Subculturing was performed according to the method of Example 1 on a 10-cm-dish scale. Cells were cultured for four to seven days, and medium was exchanged on reaching confluence. AP activity was measured in the culture supernatant 17 hours later. These cells were continuously subcultured and by appropriately performing similar manipulations, maintenance of expression was examined (
Differentiation was induced in 6-well plates according to the method of Example 1. However, treatment was performed for three days with induction medium, which was replaced with maturation medium every three days thereafter. The AP activity of the culture supernatant was measured using the culture supernatant obtained every three days, and the x-axes in the figures show the day on which the supernatant was collected. For the GFP-transfected cells, microphotographs were taken under appropriate GFP light (
Methods of Gene Transfer Include Methods that Use Plasmid Vectors.
PCR was performed on a human pancreas-derived cDNA library (Stratagene), using the primers shown in Table 1 (Insulin Fw and Rv). A human insulin gene fragment was obtained. The nucleotide sequence of this obtained 354-bp fragment was determined, and the fragment was subcloned into pCR2.1TOPO vector (Invitrogen) as native insulin.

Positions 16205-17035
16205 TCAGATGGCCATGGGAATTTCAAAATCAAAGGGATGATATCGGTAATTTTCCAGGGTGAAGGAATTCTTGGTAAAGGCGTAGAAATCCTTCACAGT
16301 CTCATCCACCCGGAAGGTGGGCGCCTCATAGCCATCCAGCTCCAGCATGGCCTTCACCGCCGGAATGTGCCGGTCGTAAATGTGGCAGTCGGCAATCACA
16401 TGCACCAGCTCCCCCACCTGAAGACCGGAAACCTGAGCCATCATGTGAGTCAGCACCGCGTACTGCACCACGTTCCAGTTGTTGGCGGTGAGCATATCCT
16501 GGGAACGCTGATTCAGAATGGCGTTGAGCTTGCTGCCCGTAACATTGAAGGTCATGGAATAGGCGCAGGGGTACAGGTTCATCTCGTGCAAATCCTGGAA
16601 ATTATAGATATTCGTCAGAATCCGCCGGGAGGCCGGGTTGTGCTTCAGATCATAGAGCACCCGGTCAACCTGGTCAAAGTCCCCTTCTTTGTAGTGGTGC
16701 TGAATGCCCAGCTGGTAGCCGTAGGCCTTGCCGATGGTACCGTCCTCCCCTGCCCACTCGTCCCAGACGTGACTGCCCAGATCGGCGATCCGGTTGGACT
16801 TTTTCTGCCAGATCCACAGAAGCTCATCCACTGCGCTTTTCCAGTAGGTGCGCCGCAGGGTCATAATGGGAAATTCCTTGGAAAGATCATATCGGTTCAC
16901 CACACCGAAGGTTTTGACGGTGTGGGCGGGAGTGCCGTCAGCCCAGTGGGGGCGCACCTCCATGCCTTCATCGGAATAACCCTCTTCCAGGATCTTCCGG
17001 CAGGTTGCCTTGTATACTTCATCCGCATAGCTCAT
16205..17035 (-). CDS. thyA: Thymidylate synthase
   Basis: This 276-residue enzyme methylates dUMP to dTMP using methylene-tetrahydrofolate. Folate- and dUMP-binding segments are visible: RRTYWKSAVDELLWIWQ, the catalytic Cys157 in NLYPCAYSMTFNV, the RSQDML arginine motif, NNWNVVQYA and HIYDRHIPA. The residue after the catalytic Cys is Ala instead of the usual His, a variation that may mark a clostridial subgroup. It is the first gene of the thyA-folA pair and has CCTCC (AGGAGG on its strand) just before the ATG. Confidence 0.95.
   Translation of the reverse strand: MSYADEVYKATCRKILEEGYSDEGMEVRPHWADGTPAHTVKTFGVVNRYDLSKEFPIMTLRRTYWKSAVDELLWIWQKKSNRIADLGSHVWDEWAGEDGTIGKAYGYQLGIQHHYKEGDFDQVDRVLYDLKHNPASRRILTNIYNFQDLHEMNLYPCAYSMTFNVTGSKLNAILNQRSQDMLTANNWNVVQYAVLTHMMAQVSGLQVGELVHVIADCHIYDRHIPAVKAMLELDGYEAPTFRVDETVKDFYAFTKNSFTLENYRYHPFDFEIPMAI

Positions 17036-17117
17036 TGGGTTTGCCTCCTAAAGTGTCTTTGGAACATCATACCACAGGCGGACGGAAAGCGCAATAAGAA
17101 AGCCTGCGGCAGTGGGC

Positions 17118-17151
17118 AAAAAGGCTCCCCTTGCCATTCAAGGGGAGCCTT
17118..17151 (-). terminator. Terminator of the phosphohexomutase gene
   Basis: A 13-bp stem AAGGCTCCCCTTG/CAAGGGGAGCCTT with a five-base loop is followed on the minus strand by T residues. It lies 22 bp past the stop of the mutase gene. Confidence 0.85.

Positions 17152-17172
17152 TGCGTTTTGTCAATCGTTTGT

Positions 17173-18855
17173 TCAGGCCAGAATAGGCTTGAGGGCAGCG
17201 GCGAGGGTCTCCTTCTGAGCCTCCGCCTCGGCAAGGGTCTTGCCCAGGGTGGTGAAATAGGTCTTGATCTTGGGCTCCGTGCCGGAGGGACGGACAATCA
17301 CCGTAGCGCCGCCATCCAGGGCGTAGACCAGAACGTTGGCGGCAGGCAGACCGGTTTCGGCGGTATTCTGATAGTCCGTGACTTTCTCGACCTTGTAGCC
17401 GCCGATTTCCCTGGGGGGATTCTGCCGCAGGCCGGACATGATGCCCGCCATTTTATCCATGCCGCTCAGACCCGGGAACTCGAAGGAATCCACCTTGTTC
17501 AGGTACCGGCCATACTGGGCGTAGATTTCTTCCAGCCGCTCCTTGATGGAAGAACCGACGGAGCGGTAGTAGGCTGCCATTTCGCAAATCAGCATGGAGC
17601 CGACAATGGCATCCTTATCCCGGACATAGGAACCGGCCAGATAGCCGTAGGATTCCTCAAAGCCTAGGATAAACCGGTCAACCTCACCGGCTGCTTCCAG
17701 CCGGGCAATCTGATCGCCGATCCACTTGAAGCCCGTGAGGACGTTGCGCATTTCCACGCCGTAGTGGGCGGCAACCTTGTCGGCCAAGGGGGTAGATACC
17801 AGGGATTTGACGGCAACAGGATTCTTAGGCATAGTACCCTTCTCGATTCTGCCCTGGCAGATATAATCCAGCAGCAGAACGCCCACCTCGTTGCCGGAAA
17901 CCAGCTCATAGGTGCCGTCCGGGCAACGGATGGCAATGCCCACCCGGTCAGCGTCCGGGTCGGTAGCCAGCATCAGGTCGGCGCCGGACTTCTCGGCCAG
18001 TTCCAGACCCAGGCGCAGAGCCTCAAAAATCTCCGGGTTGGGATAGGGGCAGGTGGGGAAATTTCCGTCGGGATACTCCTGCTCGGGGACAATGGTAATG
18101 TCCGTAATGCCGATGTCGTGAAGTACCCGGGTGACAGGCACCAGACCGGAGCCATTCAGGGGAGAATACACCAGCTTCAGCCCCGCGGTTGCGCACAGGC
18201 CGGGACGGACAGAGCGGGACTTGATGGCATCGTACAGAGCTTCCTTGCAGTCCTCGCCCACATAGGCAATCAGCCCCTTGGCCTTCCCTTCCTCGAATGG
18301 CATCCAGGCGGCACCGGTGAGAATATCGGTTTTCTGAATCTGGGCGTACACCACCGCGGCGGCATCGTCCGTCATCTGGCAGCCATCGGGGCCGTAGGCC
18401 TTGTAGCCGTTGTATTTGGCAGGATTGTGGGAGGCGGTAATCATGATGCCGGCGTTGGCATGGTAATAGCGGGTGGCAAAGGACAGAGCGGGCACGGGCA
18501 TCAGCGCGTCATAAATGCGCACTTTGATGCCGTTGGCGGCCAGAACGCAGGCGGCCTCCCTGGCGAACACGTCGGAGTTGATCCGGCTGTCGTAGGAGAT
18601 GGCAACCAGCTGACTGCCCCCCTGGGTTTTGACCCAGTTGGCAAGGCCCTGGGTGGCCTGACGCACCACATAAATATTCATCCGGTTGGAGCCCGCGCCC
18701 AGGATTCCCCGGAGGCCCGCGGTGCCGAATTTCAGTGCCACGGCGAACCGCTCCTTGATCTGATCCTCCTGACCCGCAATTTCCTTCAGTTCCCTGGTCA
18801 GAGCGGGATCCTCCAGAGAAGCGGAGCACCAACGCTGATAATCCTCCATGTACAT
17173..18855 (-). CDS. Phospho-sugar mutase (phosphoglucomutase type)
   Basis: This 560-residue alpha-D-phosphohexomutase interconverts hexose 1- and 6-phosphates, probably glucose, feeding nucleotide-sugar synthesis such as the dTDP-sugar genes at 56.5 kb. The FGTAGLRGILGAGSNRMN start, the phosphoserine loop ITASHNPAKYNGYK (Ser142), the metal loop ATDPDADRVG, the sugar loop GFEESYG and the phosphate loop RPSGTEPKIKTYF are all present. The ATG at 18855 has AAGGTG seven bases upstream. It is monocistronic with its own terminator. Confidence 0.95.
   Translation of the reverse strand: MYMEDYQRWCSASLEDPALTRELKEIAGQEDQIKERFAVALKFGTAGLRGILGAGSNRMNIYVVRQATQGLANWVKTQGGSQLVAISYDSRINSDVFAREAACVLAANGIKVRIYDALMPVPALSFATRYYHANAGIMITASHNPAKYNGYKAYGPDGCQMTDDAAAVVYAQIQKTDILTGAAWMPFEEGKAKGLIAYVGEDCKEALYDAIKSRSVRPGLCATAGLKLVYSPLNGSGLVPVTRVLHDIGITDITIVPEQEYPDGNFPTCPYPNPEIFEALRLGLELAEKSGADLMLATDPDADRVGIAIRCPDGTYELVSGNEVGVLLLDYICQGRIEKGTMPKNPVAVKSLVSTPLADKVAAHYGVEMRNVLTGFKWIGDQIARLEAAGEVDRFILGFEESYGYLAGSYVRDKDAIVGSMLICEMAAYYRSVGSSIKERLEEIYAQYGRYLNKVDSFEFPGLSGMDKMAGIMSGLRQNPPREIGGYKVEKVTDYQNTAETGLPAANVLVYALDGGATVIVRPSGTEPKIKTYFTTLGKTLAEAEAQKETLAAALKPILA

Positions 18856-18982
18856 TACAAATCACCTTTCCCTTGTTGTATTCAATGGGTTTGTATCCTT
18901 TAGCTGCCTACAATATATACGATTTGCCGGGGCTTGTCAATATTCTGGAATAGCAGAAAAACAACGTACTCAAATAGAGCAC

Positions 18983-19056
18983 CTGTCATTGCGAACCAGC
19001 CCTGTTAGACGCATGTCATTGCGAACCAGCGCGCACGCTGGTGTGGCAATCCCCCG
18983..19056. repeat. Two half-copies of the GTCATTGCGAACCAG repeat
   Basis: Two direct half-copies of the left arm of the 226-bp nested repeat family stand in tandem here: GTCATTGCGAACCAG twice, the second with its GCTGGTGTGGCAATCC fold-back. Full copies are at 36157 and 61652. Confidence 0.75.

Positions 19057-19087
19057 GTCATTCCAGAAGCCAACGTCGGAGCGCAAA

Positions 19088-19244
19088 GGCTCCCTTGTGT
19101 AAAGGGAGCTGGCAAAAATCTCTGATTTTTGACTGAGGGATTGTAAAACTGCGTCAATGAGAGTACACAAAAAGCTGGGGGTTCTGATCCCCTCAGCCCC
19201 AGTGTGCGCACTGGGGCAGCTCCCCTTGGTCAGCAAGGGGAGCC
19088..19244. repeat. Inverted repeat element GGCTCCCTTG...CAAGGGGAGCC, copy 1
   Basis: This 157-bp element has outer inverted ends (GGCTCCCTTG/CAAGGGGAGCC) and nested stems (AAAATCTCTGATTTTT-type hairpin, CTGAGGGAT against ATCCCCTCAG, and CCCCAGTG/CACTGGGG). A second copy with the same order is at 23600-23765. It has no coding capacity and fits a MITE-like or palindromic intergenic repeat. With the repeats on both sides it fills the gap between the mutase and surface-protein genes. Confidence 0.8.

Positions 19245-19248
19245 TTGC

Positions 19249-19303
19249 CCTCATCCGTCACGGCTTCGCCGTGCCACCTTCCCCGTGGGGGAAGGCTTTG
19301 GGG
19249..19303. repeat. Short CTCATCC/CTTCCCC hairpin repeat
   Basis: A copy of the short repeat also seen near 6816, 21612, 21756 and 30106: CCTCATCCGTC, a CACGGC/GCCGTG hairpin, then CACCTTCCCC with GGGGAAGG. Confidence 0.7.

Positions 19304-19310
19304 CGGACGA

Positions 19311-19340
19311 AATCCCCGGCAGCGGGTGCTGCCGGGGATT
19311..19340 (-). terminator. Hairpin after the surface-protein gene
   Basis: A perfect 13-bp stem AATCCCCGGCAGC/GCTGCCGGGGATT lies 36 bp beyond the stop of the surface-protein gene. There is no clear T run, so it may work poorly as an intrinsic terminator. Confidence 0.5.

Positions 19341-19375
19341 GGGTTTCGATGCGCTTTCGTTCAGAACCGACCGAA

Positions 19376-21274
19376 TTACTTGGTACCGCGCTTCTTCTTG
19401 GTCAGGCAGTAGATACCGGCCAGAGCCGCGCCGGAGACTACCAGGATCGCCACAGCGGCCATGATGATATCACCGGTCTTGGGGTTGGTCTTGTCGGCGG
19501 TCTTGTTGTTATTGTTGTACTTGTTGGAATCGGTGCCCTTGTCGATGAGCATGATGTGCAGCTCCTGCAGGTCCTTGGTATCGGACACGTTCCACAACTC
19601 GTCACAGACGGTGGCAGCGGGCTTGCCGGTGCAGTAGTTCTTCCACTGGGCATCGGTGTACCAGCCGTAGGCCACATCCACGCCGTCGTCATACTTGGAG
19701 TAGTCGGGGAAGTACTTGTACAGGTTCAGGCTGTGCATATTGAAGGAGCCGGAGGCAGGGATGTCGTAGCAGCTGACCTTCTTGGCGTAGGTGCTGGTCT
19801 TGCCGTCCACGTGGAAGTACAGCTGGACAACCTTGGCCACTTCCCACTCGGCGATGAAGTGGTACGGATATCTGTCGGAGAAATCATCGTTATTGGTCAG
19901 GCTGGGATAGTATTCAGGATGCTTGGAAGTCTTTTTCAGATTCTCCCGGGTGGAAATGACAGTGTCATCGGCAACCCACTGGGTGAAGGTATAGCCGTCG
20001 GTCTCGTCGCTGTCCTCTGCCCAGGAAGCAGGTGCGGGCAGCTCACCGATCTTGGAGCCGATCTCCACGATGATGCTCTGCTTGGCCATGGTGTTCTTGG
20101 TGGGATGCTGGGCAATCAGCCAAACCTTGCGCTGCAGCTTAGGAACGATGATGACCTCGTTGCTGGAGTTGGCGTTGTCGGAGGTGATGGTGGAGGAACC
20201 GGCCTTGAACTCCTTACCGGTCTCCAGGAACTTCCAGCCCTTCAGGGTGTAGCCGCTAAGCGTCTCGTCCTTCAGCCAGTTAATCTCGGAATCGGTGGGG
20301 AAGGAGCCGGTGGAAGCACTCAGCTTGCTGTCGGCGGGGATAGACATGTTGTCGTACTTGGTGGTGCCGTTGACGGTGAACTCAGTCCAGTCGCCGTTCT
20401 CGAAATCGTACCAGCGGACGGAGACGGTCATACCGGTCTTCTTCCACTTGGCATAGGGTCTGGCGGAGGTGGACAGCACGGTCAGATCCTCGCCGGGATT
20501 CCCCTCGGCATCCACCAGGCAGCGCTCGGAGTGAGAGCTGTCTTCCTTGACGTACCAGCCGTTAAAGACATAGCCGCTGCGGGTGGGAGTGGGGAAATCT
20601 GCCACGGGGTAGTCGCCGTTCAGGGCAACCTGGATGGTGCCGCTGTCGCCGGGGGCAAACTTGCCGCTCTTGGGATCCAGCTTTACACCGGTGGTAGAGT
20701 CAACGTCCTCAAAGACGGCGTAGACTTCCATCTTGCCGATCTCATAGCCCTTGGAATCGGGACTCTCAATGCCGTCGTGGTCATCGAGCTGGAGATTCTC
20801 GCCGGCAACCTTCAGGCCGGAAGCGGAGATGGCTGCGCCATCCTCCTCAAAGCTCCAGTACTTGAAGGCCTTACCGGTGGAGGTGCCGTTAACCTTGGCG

Next, in order to express mature insulin in the adipocytes, genetic modification was performed based on literature (JBC, 269(8):6241 (1994)). More specifically, primers of both directions were individually synthesized to contain mutations at each of the junction sites between the human insulin B chain and the C peptide (site1), between the same C peptide and A chain (site2), and the 10th histidine residue of the B chain (B10) (Table 1). The mutants were obtained using a Quikchange mutagenesis kit (Stratagene). Performing this reaction on site1 and site2 yielded the s1s2 mutant. Performing the reaction on site1, site2, and B10 yielded s1s2B10 mutant insulin. After confirming the nucleotide sequence of the obtained modified human insulin gene, the gene was incorporated into pcDNA3.1 vector, and then used for gene transfer.
(2) Gene Transfer into Primary Cultured Adipocytes